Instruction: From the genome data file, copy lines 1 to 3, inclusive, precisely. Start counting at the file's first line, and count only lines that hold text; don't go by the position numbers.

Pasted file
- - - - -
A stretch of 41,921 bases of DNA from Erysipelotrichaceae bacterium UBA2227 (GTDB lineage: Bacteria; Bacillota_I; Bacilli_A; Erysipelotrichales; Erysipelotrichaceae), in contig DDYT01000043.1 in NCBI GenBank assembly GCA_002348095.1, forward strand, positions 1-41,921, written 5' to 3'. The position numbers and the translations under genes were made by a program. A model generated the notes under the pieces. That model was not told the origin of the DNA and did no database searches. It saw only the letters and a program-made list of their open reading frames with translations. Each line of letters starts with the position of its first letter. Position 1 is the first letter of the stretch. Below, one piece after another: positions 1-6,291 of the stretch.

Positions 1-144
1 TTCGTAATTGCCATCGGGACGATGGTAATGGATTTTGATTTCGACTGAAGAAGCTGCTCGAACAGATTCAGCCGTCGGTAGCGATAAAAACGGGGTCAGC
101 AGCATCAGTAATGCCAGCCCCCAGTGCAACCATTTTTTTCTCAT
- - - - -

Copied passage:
A stretch of 41,921 bases of DNA from Erysipelotrichaceae bacterium UBA2227 (GTDB lineage: Bacteria; Bacillota_I; Bacilli_A; Erysipelotrichales; Erysipelotrichaceae), in contig DDYT01000043.1 in NCBI GenBank assembly GCA_002348095.1, forward strand, positions 1-41,921, written 5' to 3'. The position numbers and the translations under genes were made by a program. A model generated the notes under the pieces. That model was not told the origin of the DNA and did no database searches. It saw only the letters and a program-made list of their open reading frames with translations. Each line of letters starts with the position of its first letter. Position 1 is the first letter of the stretch. Below, one piece after another: positions 1-6,291 of the stretch.

Positions 1-144
1 TTCGTAATTGCCATCGGGACGATGGTAATGGATTTTGATTTCGACTGAAGAAGCTGCTCGAACAGATTCAGCCGTCGGTAGCGATAAAAACGGGGTCAGC